The Black Angels with Sleepy Sun
Fox Theatre, Boulder
Thursday, May 5, 2011
by Adam Perry for Westword
Better Than: A Black Angels show in Pittsburgh a few weeks ago, which my brother, Jeff, told me found several members of the band appearing too inebriated to perform.
REVIEW: Earlier this week at the Boulder Theater, Glenn Danzig came to town, ostensibly to show Colorado that dark, heavy rock ’n’ roll used to be relevant, exciting and, well, awesome. And last night at the Fox Theatre, as Austin’s Black Angels shrieked, stomped, thrashed and pounded, my mind kept curiously dragging me back to the old-school AC/DC anthem, “Hell Ain’t a Bad Place to Be.” Yes, the Devil’s music—as American as apple pie, baseball and (apparently) dancing with smiles on our faces after our enemies are shot through the head—is still very much alive.
And yet, unlike Danzig—who I saw knocking smart-phones out of fans’ hands and swiping expensive cameras from journalists who’d come to cover the show Tuesday—the Black Angels are nice guys (and a fierce drummer gal) who happen to play sinister, explosive music. Music that simultaneously makes you smile and worry a few evil notes might actually rip your heart out Temple of Doom-style.
The co-ed psych-rockers’ walk-on music was the Beach Boys’ “Good Vibrations,” which made their opener, Phosphene Dream’s “Bad Vibrations,” even more pleasing to the celebratory audience, high on Cinco de Mayo partying and pre-graduation exhilaration (guitarist/singer Christian Bland was sure to mention both).
“What a cool town you guys live in,” scruffy singer Alex Maas told the capacity crowd before his group broke into “Young Men Dead,” from the Black Angels’ sizzling 2006 debut album, Passover. The tribal sludge that made the band famous a few years ago is just getting better with time, juxtaposing the Velvet Underground, Black Sabbath, the 13th Floor Elevators and the Doors. Songs like “Prodigal Son” energize fans of heavy music while setting the bodies of young psychedelia lovers in frantic motion; they also somehow make sense of Maas’ comment to me an interview three years ago that his biggest creative inspiration is “the unknown.” In a town like Boulder it’s always good to be shaken awake by lyrics that don’t just tell you everything’s gonna be alright.
Phosphene Dream, the quintet’s latest LP, marks a low point in its career, with only a few highlights, including the title track and “Bad Vibrations.” The lyrics often seem drugged-out rather than enlightened and cutting; even the aforementioned standouts are just too derivative at times—occasionally parroting “Not to Touch the Earth” and “The End”—and mixing almost whimsical ’60s surf music with the dark stuff is hit-or-miss. But in concert, although the Cinco de Mayo performance was the least impressive of the three Colorado Black Angels shows I’ve seen since 2008, barely a moment was dull.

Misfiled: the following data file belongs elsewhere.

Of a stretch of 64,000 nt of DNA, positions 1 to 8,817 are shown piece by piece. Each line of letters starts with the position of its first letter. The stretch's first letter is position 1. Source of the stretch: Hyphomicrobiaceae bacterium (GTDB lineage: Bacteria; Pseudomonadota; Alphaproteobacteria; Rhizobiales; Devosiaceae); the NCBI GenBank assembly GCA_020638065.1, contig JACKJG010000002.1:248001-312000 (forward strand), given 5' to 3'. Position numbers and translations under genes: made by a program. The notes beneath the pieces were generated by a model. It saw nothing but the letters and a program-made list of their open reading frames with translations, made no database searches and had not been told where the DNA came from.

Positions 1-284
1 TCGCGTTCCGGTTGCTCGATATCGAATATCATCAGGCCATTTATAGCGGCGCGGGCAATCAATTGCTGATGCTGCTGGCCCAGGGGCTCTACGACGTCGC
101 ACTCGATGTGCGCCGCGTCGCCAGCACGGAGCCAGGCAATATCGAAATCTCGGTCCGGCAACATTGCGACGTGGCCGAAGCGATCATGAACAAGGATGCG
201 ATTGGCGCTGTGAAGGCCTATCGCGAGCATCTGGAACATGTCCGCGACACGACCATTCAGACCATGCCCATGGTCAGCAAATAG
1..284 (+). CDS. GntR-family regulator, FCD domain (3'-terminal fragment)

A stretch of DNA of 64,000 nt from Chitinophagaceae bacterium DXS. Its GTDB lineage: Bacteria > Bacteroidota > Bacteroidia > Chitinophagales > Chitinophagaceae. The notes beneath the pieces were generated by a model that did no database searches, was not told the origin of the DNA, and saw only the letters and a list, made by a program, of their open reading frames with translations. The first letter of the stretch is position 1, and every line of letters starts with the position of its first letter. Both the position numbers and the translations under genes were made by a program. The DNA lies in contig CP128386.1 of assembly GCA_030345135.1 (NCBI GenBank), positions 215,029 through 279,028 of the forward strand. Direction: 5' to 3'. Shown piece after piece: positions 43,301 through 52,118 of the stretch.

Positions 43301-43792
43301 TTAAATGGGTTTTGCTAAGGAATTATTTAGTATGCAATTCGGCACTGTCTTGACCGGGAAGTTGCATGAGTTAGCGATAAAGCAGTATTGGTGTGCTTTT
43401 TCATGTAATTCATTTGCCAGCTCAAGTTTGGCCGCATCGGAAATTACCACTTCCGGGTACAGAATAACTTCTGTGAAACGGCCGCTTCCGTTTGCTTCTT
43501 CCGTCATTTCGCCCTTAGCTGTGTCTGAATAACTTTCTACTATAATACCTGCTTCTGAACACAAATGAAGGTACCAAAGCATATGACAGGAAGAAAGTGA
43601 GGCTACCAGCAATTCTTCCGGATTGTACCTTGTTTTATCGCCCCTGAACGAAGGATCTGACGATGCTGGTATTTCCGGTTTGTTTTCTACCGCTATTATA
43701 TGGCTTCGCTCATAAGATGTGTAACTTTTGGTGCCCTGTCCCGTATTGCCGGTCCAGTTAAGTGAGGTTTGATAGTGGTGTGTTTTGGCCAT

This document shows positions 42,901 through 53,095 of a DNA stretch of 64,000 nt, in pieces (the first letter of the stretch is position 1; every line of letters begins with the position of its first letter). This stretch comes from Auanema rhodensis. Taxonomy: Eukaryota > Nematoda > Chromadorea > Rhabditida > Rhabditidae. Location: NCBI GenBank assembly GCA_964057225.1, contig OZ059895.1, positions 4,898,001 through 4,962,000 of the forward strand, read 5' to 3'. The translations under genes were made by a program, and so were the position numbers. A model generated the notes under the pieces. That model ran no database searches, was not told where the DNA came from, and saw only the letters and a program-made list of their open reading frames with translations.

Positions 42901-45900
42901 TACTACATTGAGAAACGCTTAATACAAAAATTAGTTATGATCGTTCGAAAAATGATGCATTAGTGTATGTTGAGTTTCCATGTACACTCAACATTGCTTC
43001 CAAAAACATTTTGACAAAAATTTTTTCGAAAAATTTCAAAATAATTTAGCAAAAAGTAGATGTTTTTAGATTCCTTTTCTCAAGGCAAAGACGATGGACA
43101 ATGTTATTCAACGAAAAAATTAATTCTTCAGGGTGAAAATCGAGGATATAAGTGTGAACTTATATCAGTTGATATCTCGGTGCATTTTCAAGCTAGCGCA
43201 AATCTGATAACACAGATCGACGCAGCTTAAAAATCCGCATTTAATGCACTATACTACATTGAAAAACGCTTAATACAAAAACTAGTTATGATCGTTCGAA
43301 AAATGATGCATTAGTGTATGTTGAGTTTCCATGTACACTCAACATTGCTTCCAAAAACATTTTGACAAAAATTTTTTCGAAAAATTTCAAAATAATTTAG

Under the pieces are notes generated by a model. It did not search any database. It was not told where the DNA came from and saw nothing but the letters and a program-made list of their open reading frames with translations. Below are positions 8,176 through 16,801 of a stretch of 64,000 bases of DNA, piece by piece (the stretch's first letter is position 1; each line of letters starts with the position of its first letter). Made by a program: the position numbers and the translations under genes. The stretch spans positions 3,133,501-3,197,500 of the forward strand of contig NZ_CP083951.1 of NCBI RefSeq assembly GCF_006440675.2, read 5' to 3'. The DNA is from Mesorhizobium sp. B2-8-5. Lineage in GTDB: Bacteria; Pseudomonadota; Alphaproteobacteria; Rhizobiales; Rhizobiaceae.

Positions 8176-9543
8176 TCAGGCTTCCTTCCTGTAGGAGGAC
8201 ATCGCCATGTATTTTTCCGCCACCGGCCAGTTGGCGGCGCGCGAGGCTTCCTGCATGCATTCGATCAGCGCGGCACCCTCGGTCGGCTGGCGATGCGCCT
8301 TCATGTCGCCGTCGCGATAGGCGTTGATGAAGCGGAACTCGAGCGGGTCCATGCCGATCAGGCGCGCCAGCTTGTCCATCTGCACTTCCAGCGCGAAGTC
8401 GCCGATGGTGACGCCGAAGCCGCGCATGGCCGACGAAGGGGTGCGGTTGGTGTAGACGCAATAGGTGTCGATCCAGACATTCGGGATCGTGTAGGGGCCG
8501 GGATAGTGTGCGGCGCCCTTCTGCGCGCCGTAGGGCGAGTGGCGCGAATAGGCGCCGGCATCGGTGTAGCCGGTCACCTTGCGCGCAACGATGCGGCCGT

The new songs made it obvious that, like Broken Social Scene and Arcade Fire, everyone in the Black Angels can—and often does—play any instrument on the stage, which brings a sense of togetherness off of which delighted audiences hungrily feed. Plus, the whimsy of Phosphene numbers like “Yellow Elevator #2” seemed to make sense in the razor-sharp wilderness of mischievous bombast that makes Black Angels concerts special; and the focused violence of Stephanie Bailey’s Bonham-meets-Moe Tucker drumming kept the Crazy Train snug on the rails—even when a fan hit her square in the chest with a full water bottle. I’d like to see Glenn Danzig’s reaction to that one.
Personal Bias: Sleepy Sun, whose frontman Bret Constantino told me after the Fox show that talented co-lead-singer Rachel Williams quit the band recently because “she was sick of being in a band with a bunch of dudes,” played a gig with my old group The Love X Nowhere in Los Angeles about five years ago. Back then they were a smattering of UC Santa Cruz kids known as Mania.
Random Detail: Judging from the Fox’s concert calendar for the rest of May, it looks like sparse times for rock shows if you’re actually spending the summer in Boulder like I am.
By The Way: The Black Angels’ encore—“Bloodhounds On My Trail,” “You On the Run” and “Phosphene Dream”— was a flawless mini-set to itself, showcasing menacing Southern Rock with a hint of the Stooges, a swirling ceremonial dirge for 21st Century paranoids, and a truly inventive, dynamic existential buildup that, in my humble opinion, probably rivaled anything the Doors ever played. The long encore boasted some of the best material from the group’s three albums—here’s hoping someone recorded it. Where’s the “Taper’s Section” at non-jamband concerts anyway?